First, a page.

R> den <- dsde3d(mod3d,pdf="M",at =1)
R> plot(den, main="Marginal Density") 
 Marginal density of $X_t$, $Y_t$ and $Z_t$ at time $t=1$

Marginal density of \(X_t\), \(Y_t\) and \(Z_t\) at time \(t=1\)

For an approximate joint transition density for \((X_t,Y_t,Z_t)\) (for more details, see package sm or ks.)

R> denJ <- dsde3d(mod3d,pdf="J")
R> plot(denJ,display="rgl")

Return to snssde3d()

Attractive model for 3D diffusion processes

If we assume that \(U_w( x , y , z , t )\), \(V_w( x , y , z , t )\) and \(S_w( x , y , z , t )\) are neglected and the dispersion coefficient \(D( x , y , z )\) is constant. A system becomes (see Boukhetala,1996): \[\begin{eqnarray}\label{eq19} % \nonumber to remove numbering (before each equation) \begin{cases} dX_t = \left(\frac{-K X_{t}}{\sqrt{X^{2}_{t} + Y^{2}_{t} + Z^{2}_{t}}}\right) dt + \sigma dW_{1,t} \nonumber\\ dY_t = \left(\frac{-K Y_{t}}{\sqrt{X^{2}_{t} + Y^{2}_{t} + Z^{2}_{t}}}\right) dt + \sigma dW_{2,t} \\ dZ_t = \left(\frac{-K Z_{t}}{\sqrt{X^{2}_{t} + Y^{2}_{t} + Z^{2}_{t}}}\right) dt + \sigma dW_{3,t} \nonumber \end{cases} \end{eqnarray}\]

with initial conditions \((X_{0},Y_{0},Z_{0})=(1,1,1)\), by specifying the drift and diffusion coefficients of three processes \(X_{t}\), \(Y_{t}\) and \(Z_{t}\) as R expressions which depends on the three state variables (x,y,z) and time variable t, with integration step size Dt=0.0001.

R> K = 4; s = 1; sigma = 0.2
R> fx <- expression( (-K*x/sqrt(x^2+y^2+z^2)) , (-K*y/sqrt(x^2+y^2+z^2)) , (-K*z/sqrt(x^2+y^2+z^2)) ) 
R> gx <- rep(expression(sigma),3)
R> mod3d <- snssde3d(drift=fx,diffusion=gx,N=10000,x0=c(x=1,y=1,z=1))

The results of simulation (3D) are shown in Figure 9:

R> plot3D(mod3d,display="persp",col="blue")
 Attractive model for 3D diffusion processes

Attractive model for 3D diffusion processes

Return to snssde3d()

Transformation of an SDE one-dimensional

Next is an example of one-dimensional SDE driven by three correlated Wiener process (\(B_{1,t}\),\(B_{2,t}\),\(B_{3,t}\)), as follows: \[\begin{equation}\label{eq20} dX_{t} = B_{1,t} dt + B_{2,t} dB_{3,t} \end{equation}\] with: \[ \Sigma= \begin{pmatrix} 1 & 0.2 &0.5\\ 0.2 & 1 & -0.7 \\ 0.5 &-0.7&1 \end{pmatrix} \] To simulate the solution of the process \(X_t\), we make a transformation to a system of three equations as follows: \[\begin{eqnarray}\label{eq21} \begin{cases} % \nonumber to remove numbering (before each equation) dX_t = Y_{t} dt + Z_{t} dB_{3,t} \nonumber\\ dY_t = dB_{1,t} \\ dZ_t = dB_{2,t} \nonumber \end{cases} \end{eqnarray}\]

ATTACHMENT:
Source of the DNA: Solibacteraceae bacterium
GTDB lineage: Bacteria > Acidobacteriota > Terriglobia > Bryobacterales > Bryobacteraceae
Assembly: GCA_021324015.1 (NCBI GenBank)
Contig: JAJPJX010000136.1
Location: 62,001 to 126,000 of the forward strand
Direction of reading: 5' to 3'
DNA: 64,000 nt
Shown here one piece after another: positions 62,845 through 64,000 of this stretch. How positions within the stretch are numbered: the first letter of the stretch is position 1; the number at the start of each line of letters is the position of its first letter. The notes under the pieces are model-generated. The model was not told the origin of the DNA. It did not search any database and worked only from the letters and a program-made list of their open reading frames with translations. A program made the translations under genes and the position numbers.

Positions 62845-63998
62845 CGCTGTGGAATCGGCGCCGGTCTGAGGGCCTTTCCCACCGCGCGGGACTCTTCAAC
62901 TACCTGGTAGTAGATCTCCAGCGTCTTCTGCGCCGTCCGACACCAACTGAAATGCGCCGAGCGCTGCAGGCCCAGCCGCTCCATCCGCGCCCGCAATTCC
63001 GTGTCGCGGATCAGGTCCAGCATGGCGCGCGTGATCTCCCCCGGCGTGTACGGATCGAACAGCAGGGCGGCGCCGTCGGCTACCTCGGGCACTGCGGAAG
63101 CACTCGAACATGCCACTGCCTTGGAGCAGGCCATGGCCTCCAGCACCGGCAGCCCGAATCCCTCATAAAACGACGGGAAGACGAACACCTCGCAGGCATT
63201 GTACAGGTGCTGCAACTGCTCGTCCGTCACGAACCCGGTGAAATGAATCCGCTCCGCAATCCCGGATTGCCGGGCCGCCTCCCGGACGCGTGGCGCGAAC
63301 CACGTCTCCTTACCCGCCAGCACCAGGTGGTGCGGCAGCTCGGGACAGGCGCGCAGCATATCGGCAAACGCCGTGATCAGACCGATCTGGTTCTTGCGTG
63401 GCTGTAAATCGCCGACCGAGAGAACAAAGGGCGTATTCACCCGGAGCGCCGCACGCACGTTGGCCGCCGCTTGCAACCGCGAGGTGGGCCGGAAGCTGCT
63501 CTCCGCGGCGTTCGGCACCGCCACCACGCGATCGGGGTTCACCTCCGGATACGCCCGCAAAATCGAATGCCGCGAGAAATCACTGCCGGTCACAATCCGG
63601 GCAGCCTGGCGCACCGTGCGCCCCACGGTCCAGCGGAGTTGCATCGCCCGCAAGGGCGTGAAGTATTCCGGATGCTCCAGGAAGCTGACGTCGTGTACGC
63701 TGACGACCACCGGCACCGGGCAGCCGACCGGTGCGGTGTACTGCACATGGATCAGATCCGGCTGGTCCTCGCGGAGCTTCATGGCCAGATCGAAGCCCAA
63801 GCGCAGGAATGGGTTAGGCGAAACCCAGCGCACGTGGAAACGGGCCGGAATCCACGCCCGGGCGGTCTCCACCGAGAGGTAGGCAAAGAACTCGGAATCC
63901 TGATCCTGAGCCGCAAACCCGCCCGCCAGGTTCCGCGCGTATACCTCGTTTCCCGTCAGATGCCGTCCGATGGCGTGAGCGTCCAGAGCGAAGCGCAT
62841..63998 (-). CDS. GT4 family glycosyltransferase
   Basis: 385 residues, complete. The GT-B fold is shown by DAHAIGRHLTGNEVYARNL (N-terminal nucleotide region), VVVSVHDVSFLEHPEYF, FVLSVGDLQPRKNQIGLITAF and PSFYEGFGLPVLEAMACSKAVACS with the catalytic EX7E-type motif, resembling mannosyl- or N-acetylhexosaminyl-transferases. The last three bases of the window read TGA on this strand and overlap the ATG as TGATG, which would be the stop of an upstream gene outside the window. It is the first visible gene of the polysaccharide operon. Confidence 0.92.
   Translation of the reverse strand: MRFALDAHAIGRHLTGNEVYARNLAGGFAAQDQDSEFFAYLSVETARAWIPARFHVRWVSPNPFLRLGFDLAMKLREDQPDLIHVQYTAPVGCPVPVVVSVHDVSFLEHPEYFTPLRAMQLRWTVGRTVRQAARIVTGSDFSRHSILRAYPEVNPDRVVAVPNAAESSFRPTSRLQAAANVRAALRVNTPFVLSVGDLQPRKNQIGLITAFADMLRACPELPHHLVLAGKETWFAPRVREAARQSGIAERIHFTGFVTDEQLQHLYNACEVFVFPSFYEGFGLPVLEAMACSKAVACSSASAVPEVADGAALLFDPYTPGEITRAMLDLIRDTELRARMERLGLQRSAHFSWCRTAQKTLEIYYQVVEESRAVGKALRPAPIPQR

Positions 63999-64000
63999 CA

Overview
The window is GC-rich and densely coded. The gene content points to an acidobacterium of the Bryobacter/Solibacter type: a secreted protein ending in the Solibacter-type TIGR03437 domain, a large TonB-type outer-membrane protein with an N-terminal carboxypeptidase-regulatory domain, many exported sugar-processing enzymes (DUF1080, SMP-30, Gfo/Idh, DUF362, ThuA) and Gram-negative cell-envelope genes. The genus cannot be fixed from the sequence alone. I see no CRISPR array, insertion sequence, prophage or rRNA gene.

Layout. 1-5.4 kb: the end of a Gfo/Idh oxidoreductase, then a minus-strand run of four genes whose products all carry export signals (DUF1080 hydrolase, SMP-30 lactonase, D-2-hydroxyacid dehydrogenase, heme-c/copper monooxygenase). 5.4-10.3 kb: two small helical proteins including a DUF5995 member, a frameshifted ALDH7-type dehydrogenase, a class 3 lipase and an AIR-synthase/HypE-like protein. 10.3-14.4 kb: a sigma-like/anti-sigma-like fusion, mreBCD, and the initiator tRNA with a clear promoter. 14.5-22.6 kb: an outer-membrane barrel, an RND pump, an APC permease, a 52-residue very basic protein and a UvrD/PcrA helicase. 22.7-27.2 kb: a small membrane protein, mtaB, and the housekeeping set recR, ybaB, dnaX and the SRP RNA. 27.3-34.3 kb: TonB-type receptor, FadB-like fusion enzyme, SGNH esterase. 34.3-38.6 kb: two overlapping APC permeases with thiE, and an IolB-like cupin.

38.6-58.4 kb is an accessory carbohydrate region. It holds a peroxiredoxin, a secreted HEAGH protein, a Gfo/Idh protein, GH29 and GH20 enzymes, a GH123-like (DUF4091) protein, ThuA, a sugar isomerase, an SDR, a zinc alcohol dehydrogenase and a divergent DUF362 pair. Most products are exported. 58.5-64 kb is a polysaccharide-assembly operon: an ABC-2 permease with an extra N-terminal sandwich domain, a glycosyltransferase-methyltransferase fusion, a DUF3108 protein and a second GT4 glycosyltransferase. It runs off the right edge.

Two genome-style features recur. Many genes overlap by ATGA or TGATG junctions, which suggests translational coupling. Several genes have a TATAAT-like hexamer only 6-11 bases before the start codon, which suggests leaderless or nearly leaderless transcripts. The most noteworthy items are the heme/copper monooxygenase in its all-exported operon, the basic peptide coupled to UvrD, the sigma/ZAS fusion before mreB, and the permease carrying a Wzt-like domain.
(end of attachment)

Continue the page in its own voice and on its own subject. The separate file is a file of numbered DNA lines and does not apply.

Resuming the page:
run by calling the function snssde3d() to produce a simulation of the solution, with \(\mu = 1\) and \(\sigma = 1\).

R> fx <- expression(y,0,0) 
R> gx <- expression(z,1,1)
R> Sigma <-matrix(c(1,0.2,0.5,0.2,1,-0.7,0.5,-0.7,1),nrow=3,ncol=3)
R> modtra <- snssde3d(drift=fx,diffusion=gx,M=1000,corr=Sigma)
R> modtra
Itô Sde 3D:
    | dX(t) = Y(t) * dt + Z(t) * dB1(t)
    | dY(t) = 0 * dt + 1 * dB2(t)
    | dZ(t) = 0 * dt + 1 * dB3(t)
    | Correlation structure:                          
             1.0  0.2  0.5
             0.2  1.0 -0.7
             0.5 -0.7  1.0
Method:
    | Euler scheme with order 0.5
Summary:
    | Size of process   | N  = 1001.
    | Number of simulation  | M  = 1000.
    | Initial values    | (x0,y0,z0) = (0,0,0).
    | Time of process   | t in [0,1].
    | Discretization    | Dt = 0.001.

The histogram and kernel density of \(X_t\) at time \(t=1\) are reported using rsde3d() function, and we calculate emprical variance-covariance matrix \(C(s,t)=\text{Cov}(X_{s},X_{t})\), see e.g. Figure 10.

R> X <- rsde3d(modtra,at=1)$x
R> MASS::truehist(X,xlab = expression(X[t==1]));box()
R> lines(density(X),col="red",lwd=2)
R> legend("topleft",c("Distribution histogram","Kernel Density"),inset =.01,pch=c(15,NA),lty=c(NA,1),col=c("cyan","red"), lwd=2,cex=0.8)
R> ## Cov-Matrix
R> color.palette=colorRampPalette(c('white','green','blue','red'))
R> filled.contour(time(modtra), time(modtra), cov(t(modtra$X)), color.palette=color.palette,plot.title = title(main = expression(paste("Covariance empirique:",cov(X[s],X[t]))),xlab = "time", ylab = "time"),key.title = title(main = ""))
The histogram and kernel density of $X_t$ at time $t=1$. Emprical variance-covariance matrixThe histogram and kernel density of $X_t$ at time $t=1$. Emprical variance-covariance matrix

The histogram and kernel density of \(X_t\) at time \(t=1\). Emprical variance-covariance matrix

Return to snssde3d()

Further reading

  1. snssdekd() & dsdekd() & rsdekd()- Monte-Carlo Simulation and Analysis of Stochastic Differential Equations.
  2. bridgesdekd() & dsdekd() & rsdekd() - Constructs and Analysis of Bridges Stochastic Differential Equations.
  3. fptsdekd() & dfptsdekd() - Monte-Carlo Simulation and Kernel Density Estimation of First passage time.
  4. MCM.sde() & MEM.sde() - Parallel Monte-Carlo and Moment Equations for SDEs.
  5. TEX.sde() - Converting Sim.DiffProc Objects to LaTeX.
  6. fitsde() - Parametric Estimation of 1-D Stochastic Differential Equation.

References

  1. Boukhetala K (1996). Modelling and Simulation of a Dispersion Pollutant with Attractive Centre, volume 3, pp. 245-252. Computer Methods and Water Resources, Computational Mechanics Publications, Boston, USA.

  2. Guidoum AC, Boukhetala K (2020). Performing Parallel Monte Carlo and Moment Equations Methods for Ito and Stratonovich Stochastic Differential Systems: R Package Sim.DiffProc. Accept Submission to Journal of Statistical Software.

  3. Guidoum AC, Boukhetala K (2020). Sim.DiffProc: Simulation of Diffusion Processes. R package version 4.6, URL https://cran.r-project.org/package=Sim.DiffProc.


  1. Department of Probabilities & Statistics, Faculty of Mathematics, University of Science and Technology Houari Boumediene, BP 32 El-Alia, U.S.T.H.B, Algeria, E-mail ([email protected])

  2. Faculty of Mathematics, University of Science and Technology Houari Boumediene, BP 32 El-Alia, U.S.T.H.B, Algeria, E-mail ([email protected])

  3. The equivalently of \(X_{t}^{\text{mod1}}\) the following Stratonovich SDE: \(dX_{t} = \theta X_{t} \circ dW_{t}\).